Alone—With God

November 18, 2011 — 6 Comments

“In prayer God shows himself to us. That he answers prayers is a corollary—not necessarily the most important one—from that revelation.” (C.S. Lewis, “The Efficacy of Prayer”)

Most people think of prayer primarily as a (frequently formal) conversation in which we appeal to God for particular blessings—followed by his response with a “yes,” “no,” or “not yet.” The formulation might look like this: Human Petition = Divine Response.

While prayer truly is a conversation with our Creator . . . this simplistic view is incomplete. In focusing on the answer, it misses out on the holy awe of being in the presence of God itself. C.S. Lewis grasps this precious truth. “In prayer God shows Himself to us.”

I was chatting with my grandson the other day. He’s home on leave from his assignment at Kadena Air Base in Okinawa. Andrew was describing how his Christian lifestyle has isolated him from many of his fellow airmen. They sometimes ridicule him for his chastity and can’t fathom his choice not to squander his time at the club.

But Andrew also shared with me how the ostracism has positively impacted his spiritual life. He’s discovered deep joy in spending time alone with the Lord. He’s active in church worship too, of course, but he also enjoys his time alone. And that is a spiritual epiphany for a gregarious young man who is intensely social by nature.

He shared with me this verse from a song by a contemporary Christian band we both enjoy:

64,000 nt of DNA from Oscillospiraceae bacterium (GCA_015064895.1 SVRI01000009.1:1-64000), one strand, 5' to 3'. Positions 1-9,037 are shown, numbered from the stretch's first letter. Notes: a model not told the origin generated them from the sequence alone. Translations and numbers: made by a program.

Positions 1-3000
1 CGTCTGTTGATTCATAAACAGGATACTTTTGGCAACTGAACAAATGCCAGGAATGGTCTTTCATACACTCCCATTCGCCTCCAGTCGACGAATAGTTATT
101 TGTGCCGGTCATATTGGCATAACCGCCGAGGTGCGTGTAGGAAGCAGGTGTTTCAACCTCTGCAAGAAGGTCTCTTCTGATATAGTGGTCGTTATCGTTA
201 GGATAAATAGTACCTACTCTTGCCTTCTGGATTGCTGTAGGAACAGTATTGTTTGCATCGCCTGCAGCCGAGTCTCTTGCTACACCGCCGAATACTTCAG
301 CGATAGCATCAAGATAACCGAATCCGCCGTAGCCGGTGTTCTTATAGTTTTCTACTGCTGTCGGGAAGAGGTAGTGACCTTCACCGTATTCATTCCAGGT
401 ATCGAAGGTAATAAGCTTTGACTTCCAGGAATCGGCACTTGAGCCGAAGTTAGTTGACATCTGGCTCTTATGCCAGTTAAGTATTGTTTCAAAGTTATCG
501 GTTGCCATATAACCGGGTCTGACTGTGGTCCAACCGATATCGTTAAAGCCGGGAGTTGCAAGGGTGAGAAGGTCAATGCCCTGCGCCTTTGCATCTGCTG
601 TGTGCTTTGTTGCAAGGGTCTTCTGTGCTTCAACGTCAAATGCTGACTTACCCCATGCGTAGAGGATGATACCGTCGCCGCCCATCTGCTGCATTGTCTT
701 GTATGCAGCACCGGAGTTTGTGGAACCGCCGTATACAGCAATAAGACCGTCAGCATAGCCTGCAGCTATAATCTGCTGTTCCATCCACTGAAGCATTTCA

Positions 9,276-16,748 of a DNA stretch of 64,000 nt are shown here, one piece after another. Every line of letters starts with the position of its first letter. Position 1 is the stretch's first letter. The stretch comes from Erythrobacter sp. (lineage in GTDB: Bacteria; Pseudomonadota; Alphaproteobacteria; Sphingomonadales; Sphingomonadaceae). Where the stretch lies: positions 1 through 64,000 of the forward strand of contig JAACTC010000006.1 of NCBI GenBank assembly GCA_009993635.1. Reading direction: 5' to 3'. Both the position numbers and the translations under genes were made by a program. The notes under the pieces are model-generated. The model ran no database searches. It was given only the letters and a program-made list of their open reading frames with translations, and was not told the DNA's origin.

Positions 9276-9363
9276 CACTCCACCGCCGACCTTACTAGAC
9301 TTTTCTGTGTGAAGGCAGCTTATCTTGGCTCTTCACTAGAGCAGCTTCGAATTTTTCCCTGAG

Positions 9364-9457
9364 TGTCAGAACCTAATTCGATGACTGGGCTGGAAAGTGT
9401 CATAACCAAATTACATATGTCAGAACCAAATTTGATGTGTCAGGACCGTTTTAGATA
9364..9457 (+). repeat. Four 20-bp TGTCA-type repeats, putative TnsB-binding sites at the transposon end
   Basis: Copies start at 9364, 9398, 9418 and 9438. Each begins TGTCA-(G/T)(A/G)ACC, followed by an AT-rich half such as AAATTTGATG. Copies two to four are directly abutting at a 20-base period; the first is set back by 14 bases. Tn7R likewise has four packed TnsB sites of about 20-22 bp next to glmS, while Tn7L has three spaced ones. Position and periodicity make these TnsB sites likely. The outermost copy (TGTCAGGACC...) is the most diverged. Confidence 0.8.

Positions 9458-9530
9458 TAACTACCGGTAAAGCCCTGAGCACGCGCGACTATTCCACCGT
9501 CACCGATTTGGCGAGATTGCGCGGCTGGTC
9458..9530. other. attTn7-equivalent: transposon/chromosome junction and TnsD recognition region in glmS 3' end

“Loneliness and solitude are two things not to get confused ’cause I spend my solitude with You.” (Reliant K, Lyrics from “Therapy”)

I hear in these words an echo of Lewis’ insight. As Christians, we are never alone. And sometimes in “solitude” we experience the most amazing intimacy a human being can ever know.

Addendum:

True . . . God is ever with us. As Saint John Chrysostom, Patriarch of Constantinople, said: “Quietude in solitude is no small teacher of virtue.”

6 responses to Alone—With God

  1. 

    Great post! It reminded me of a quote by Søren Kierkegaard: “A man prayed and at first he thought prayer was talking. But he became more and more quiet, until in the end he realized that prayer was listening.”

  2. 

    This post definitely hit home with me. That’s something God has been really teaching me this year. I’m a brand new Christian but I feel like God’s been bringing some maturity into my life and my solitude.

  3. 

    I like the final quote. Prayers have really changed. It used to be prayer was to ask for forgiveness, guidance, understanding, and “thy will be done”. Asking for business sales or items wasn’t appropriate. Maybe if people went back to simple humble prayers they wouldn’t be so unhappy when the car doesn’t arrive? Hard to hear when demanding stuff. Your Grandson will be in our thoughts. Happy Thanksgiving to all

  4. 

    The more hectic my life becomes, the more important it is for me to be reminded of such things. It is far easier to talk, when rushed, than it is to listen. Listening takes patience, but then that, I am sure, is one of the reasons it is so important.
    Thank you for the reminder.

Offer a Comment or Insight

Fill in your details below or click an icon to log in:

WordPress.com Logo

You are commenting using your WordPress.com account. Log Out / Change )

Twitter picture

You are commenting using your Twitter account. Log Out / Change )

Facebook photo

You are commenting using your Facebook account. Log Out / Change )

Google+ photo

You are commenting using your Google+ account. Log Out / Change )

Connecting to %s